Donnerstag, 21.06.2018 23:24 Uhr

The Impact of the EU's New GDPR in China

Verantwortlicher Autor: Carlo Marino Rome, 14.06.2018, 09:08 Uhr
Nachricht/Bericht: +++ Wirtschaft und Finanzen +++ Bericht 1841x gelesen

Rome [ENA] The GDPR (General Data Protection Regulation) represents the most radical change to data-privacy law in 20 years. Every company subject to the GDPR, by the letter of the law, copes with huge fines. The institutions of the European Union passed the GDPR in May 2016, and the National People’s Congress of the People’s Republic of China passed in November of the same year the Cybersecurity Law of China

which entails both data protection and cybersecurity. China’s set of data protection provisions is wide-ranging, including several law texts, such as the Administrative Measures for Online Trading for e-commerce, the Administrative Provisions on Short Message Services for SMS and the Provisions on Protection of Personal Information of Telecommunication and Internet Users for the telecom industry, all those existing along general data protection laws, such as the Cybersecurity Law of China.

GDPR makes explicit the fact that a company situated outside of the EU that offers “goods or services, irrespective of whether a payment of the data subject is required, to such data subjects in the Union,” can get involved with the obligation of the GDPR, thus allowing the regulation an extraterritorial effect. In contrast, the principle of cybersovereignty on which the Cybersecurity Law of China is established is mirrored in the territorial scope of the Chinese Law, that is under Article 2 strictly limited to the “territory of the People’s Republic of China.”

With such a contrast, it is possible to come to the conclusion that companies located solely in China doing business in China and the EU should comply with both the Chinese law and the GDPR, while companies solely located in the EU would only be bound by the GDPR. GDPR’s Article 3 means that wherever in the world processing personal information on behalf of an EU controller, one is directly targeting EU citizens, and one needs to be cautious of the GDPR. Hong Kong till June 2018 had no problem in exposing private information online. The government only carried out five prosecutions under the Personal Data (Privacy) Ordinance up to 2016 for cases containing complaints in Hong Kong.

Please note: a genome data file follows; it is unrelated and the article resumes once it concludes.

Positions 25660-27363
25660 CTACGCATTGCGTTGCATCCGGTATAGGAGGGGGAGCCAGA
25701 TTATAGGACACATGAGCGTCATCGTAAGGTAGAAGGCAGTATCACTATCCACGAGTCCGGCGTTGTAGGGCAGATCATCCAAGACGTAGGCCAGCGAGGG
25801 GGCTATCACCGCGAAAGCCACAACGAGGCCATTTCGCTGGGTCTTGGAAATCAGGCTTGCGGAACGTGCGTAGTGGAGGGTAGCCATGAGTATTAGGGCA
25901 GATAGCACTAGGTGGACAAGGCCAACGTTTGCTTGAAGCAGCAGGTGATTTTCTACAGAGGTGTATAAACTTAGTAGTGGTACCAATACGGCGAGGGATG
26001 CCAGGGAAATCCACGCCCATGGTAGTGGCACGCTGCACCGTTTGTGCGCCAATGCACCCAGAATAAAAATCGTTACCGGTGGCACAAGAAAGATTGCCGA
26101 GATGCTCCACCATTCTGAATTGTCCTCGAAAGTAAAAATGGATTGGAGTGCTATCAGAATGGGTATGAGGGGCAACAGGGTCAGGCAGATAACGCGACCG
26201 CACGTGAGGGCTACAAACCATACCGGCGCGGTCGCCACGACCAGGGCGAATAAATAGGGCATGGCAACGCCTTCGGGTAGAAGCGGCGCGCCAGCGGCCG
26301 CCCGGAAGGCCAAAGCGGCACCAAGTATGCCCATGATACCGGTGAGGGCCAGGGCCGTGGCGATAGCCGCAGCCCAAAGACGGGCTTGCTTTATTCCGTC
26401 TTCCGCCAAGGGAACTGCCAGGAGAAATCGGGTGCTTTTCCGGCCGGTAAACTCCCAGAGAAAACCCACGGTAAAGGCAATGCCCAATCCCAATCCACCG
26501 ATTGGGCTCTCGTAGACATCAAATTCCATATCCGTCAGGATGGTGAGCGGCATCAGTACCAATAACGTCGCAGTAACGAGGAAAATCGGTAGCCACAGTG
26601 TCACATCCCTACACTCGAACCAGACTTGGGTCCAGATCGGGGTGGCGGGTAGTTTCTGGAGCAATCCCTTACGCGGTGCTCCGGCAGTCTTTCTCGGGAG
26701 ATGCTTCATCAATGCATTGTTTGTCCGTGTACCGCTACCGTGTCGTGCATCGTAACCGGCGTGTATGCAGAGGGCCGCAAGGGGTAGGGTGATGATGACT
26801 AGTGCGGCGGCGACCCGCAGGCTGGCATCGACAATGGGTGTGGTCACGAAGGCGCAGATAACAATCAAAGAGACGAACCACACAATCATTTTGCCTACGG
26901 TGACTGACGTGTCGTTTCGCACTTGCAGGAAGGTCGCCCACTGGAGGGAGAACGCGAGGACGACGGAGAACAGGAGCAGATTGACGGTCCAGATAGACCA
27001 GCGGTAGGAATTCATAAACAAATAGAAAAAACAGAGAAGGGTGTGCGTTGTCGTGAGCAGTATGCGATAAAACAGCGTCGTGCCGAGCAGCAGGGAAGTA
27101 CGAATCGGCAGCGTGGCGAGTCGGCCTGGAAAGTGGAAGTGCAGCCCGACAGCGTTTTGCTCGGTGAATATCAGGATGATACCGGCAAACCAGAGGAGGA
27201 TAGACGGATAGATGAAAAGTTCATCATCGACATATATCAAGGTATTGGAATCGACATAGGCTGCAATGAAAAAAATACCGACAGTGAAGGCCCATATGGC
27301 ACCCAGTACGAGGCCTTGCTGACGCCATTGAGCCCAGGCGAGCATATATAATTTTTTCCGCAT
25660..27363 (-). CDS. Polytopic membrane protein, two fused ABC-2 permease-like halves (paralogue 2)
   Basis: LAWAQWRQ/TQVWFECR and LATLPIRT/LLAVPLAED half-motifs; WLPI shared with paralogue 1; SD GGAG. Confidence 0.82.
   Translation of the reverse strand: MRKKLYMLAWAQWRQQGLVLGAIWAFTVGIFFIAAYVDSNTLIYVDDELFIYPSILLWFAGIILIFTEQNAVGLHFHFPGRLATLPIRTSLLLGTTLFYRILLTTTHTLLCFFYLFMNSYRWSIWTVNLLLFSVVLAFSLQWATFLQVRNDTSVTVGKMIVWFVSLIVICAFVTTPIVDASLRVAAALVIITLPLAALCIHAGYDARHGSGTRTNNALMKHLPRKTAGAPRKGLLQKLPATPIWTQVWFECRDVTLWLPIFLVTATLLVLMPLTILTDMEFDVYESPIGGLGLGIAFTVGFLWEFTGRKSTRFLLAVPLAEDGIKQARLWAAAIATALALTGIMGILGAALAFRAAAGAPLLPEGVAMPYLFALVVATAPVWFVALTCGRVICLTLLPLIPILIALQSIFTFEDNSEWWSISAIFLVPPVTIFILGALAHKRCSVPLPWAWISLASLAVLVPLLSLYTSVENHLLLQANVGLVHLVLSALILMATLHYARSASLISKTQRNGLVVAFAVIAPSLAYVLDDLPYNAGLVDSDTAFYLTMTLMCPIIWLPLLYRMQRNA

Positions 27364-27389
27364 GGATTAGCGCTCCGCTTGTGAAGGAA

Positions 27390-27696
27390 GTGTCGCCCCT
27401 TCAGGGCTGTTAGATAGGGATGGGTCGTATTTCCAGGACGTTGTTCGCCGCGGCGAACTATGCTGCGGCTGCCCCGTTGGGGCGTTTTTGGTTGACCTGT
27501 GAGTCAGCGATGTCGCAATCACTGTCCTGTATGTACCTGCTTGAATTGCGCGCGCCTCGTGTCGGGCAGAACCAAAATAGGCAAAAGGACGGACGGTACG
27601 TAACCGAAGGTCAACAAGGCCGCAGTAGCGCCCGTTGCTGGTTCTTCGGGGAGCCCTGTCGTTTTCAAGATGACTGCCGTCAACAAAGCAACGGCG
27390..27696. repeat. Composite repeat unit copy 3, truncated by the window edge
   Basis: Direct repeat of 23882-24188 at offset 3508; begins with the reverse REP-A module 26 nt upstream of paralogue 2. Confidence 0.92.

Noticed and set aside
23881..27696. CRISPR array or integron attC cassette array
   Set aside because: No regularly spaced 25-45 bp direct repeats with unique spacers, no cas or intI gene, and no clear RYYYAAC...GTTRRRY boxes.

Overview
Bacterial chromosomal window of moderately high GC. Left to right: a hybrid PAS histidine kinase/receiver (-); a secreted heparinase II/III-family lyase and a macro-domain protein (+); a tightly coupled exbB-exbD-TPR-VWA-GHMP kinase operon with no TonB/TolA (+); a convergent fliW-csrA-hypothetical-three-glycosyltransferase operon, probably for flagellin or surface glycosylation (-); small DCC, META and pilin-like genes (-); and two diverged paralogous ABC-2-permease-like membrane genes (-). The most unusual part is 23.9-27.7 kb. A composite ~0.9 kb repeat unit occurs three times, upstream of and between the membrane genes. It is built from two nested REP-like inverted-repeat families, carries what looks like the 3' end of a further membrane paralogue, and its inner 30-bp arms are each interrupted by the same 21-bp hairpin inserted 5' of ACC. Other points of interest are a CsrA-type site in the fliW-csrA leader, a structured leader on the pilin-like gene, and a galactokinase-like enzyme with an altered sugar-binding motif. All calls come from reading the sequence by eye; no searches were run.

That number may increase dramatically if the Privacy Commission for Personal Data works with EU authorities by helping to collect fines imposed by EU authorities. Hong Kong companies cannot send data to the EU without adding words to contracts that the EU approves. Fines can range from HK$195 million to 4% of world-wide profits (depending on which value is higher). The GDPR represents something more important for Hong Kong than just more regulation. Most Hong Kong companies will follow the GDPR, even though it is more stringent than the Data Protection Ordinance. China has its own Cybersecurity Law, and even more stringent Information Technology-Personal Information Security Specification.

The Specification, in particular, requires all kinds of encryption and encoding of customers’ and others’ information. Hong Kong continues to work out its “One Country, Two Systems” formula toward 2047. The GDPR has extraterritorial reach, so it will apply also to Taiwan businesses that offer goods or services to people in the EU, even if those goods or services are only being provided online and the company has no physical presence in the EU.

Under the GDPR, EU resident data can only be processed (i.e., collected, stored, or transmitted) if there is a lawful basis for doing so. As of June 4, 2018, the government of the Republic of China (ROC) has expressed willingness to obtain adequacy certification of EU’s GDPR to get the highest standard of protection of privacy for citizens. The fact that Taiwan Companies must undertake the task of identifying the lawful basis for processing, such as the performance of a contract or consent from the EU resident is also an act to attract the world’s attention on the disputed Republic of China which wants to identify itself as a western style democracy.

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